PLATE 2(2) The last paragraph of the previous plate (the Lilly of the Valley) is best read together with this one (Thel's answer)
Right-click on the image and you will get a much larger scale
Picture. Or you may see it in the William Blake Archive; You
may see eight of them in fact. The Archive has 8 copies of
Thel (Blake made each of these illuminated poems individually.)
The Picture shows Thel in color under a tree (what tree?) the cloud
is grey, while Thel is a peach color (These colors undoubtedly had
distinctive significance for Blake. Ellie tells me that in Blake's
pictures of The Divine Comedy Dante's clothing was colored in red and
his teacher Virgil's was a bluish color. Looking at this picture we might
surmise that Thel was the protagonist, and the Cloud advised her.)
Here's the text of Plate 2:
(1) "Why should the mistress of the vales of Har utter a sigh.
She ceasd & smild in tears, then sat down in her silver
(2) Thel answerd. O thou little virgin of the peaceful valley.
Giving to those that cannot crave, the voiceless, the o'ertired.
Thy breath doth nourish the innocent lamb, he smells thy milky garments,
He crops thy flowers. while thou sittest smiling in his face,
Wiping his mild and meekin mouth from all contagious taints.
Thy wine doth purify the golden honey, thy perfume,
Which thou dost scatter on every little blade of grass that springs
Revives the milked cow, & tames the fire-breathing steed.(3)
(4) But Thel is like a faint cloud kindled at the rising sun:
I vanish from my pearly throne, and who shall find my place.
Queen of the vales the Lilly answerd, ask the tender cloud,
And it shall tell thee why it glitters in the morning sky,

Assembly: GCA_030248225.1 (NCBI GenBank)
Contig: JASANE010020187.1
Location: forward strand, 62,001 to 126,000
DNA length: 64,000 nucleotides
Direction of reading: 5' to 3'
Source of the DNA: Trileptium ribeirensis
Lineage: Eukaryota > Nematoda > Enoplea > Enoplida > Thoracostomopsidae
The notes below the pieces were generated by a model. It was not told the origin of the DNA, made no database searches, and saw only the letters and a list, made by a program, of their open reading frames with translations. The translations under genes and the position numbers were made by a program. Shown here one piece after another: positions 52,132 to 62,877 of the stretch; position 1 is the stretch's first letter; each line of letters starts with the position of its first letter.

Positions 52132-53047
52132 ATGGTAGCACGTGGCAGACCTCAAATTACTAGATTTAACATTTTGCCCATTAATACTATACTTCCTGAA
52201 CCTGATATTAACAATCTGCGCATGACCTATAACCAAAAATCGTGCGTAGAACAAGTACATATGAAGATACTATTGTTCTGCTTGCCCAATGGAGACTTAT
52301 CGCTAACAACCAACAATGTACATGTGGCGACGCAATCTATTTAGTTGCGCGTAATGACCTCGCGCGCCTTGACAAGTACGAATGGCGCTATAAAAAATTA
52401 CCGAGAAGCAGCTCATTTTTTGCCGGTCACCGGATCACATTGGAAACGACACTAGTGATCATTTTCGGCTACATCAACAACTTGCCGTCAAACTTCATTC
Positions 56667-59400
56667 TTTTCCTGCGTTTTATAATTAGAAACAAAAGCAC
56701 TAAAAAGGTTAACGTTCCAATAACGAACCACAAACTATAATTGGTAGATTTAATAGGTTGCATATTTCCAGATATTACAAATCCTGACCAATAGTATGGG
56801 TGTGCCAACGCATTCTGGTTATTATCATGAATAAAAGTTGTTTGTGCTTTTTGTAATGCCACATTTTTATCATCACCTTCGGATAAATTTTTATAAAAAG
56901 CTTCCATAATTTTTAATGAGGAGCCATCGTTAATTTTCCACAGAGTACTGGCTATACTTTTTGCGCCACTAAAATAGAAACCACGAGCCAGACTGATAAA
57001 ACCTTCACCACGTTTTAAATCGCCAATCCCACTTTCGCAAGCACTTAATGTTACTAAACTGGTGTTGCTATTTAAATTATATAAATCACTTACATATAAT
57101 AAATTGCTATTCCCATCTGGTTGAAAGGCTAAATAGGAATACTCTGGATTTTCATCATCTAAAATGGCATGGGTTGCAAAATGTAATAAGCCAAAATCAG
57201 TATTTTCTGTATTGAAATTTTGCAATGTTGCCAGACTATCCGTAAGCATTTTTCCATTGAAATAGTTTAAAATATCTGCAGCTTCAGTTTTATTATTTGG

And why it scatters its bright beauty thro' the humid air.
Descend O little cloud & hover before the eyes of Thel.
The Cloud descended, and the Lilly bowd her modest head:
And went to mind her numerous charge among the verdant grass."
(1) Har: A large variety of interpretations of Har is found in the literature.
Here's an extract from one of them:
"Damon believes that Har represents both the "decadent poetry of Blake's
day" and the spirit of conventional Christianity.
 Northrop Frye reaches a similar conclusion, but also sees divergence in
the character, arguing that although Har and Heva are based on Adam
and Eve, "Har is distinguished from Adam. Adam is ordinary man in his
mixed twofold nature of imagination and Selfhood.
Har is the human Selfhood. Har, never outgrows his garden but remains
there shut up from the world in a permanent state of near-existence."
 Harold Bloom agrees with this interpretation, arguing that "Har is
natural man, the isolated selfhood."
(From Har (Blake) in Wikipedia)
(3) This Thel seems to be uniformly benevolent. Never having been created or partaking in the fatal fruit of The Garden of Eden, there is no sin nor evil in her.
(4) But Thel is certainly aware of her evanescence and seems to hanker for something more; she hears the Queen of the Vales (perhaps Christ creating?). But obviously Thel was not ready to be created. (It's said that the nymphs and others in Eternity thirst for Creation; but who knows.)